The third member of the Converter series is the chronograph. With a 44mm diameter akin to the GMT model, the chronograph features a technically complex appearance entirely at-home among the gauge clusters of an airplane. Utilizing the H-21-Si movement, along with a silicon balance spring, this model remains resistant to magnetic fields. The subdials at both 12 and 6 o’clock are encircled by a ring of stainless steel, or rose gold when applicable, which allows for an enjoyable continuity of design from case to face. The small running seconds at 9 o’clock is a bit more discrete, while the day and date are both featured at 3 o’clock. Needless to say, there is a lot of functionality packed into this watch, so much so that it is as much a wrist-computer as it is a watch.
For any aerial ascent, Hamilton has a hangar full of options functionally formatted for the flight deck. From the simplicity of the converter auto, to the convenience of the GMT and enhanced capability of the chronograph, there is no shortage of useful applications for the Converter series. Built upon the pillars of Hamilton’s close historical accord with aviation, these pieces were constructed using the same ethos as the first flight watches provided to the U.S. Airmail Service in 1918. Historical context aside, every aspect of the Converter series is entirely modern, from the innovation of the anti-magnetic silicon or NivachronTM balance springs to the inclusion of cutting-edge movements and materials. Taking to the troposphere is no small endeavor, requiring a high degree of skill and dexterity. Logic should follow that the instrument on the wrist of any pilot should match or exceed that proficiency. That is exactly what Hamilton has created with the Converter lineup.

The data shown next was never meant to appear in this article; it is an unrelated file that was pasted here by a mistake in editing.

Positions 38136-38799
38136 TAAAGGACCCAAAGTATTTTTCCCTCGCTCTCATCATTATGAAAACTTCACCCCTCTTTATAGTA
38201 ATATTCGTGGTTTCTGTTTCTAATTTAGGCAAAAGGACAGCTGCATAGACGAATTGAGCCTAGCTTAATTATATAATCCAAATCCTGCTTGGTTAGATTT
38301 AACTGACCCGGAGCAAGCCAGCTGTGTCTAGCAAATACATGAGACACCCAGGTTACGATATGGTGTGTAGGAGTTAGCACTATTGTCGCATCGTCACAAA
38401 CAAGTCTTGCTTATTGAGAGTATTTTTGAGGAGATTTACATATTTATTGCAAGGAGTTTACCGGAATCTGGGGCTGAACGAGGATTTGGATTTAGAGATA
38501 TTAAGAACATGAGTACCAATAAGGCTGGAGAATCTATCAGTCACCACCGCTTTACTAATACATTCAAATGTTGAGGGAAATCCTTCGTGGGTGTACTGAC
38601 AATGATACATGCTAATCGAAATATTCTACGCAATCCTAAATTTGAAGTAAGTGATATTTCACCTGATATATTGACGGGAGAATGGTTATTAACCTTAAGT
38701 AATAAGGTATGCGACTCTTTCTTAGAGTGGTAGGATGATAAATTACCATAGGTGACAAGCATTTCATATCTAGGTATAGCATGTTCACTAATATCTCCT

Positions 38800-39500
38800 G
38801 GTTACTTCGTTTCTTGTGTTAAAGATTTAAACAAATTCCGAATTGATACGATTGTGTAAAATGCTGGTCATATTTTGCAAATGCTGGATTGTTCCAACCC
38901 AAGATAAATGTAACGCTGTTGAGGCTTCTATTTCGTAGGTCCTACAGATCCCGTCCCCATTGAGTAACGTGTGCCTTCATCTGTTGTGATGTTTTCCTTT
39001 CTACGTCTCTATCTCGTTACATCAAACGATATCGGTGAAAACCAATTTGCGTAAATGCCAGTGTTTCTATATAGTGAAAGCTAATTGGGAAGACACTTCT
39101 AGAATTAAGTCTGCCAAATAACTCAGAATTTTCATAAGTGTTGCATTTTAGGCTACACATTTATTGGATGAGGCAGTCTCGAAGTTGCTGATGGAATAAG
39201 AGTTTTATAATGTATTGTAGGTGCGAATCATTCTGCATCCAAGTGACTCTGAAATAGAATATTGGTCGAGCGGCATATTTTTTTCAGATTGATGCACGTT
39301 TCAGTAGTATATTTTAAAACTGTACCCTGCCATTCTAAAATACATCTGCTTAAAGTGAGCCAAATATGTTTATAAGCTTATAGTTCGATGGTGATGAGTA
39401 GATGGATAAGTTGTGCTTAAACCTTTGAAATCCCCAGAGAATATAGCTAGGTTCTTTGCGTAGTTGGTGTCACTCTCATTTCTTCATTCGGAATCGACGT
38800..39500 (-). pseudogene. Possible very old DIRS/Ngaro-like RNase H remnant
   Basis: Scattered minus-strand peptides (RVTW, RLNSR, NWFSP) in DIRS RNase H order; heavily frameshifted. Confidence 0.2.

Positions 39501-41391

Price for the Hamilton Khaki Aviation Converter Auto H76615530 is $995 USD, while the inclusion of the bracelet for model H76615130 runs $1,045. The full DLC H76625530 is priced at $1,095, and the H76635730, with the inclusion of rose gold accents, is $1,195. Price for the Hamilton Khaki Aviation Converter GMT Auto H76715540 is $1,295 on leather, while the full bracelet H76715140 is priced at $1,345. Price for the Hamilton Khaki Aviation Converter Auto Chrono H76726530 on leather is $1,845, while the steel bracelet equipped H76726130 model is $1,895. The DLC-coated H76736730 with rose gold accents is priced at $2,145. Learn more at the Hamilton watch website.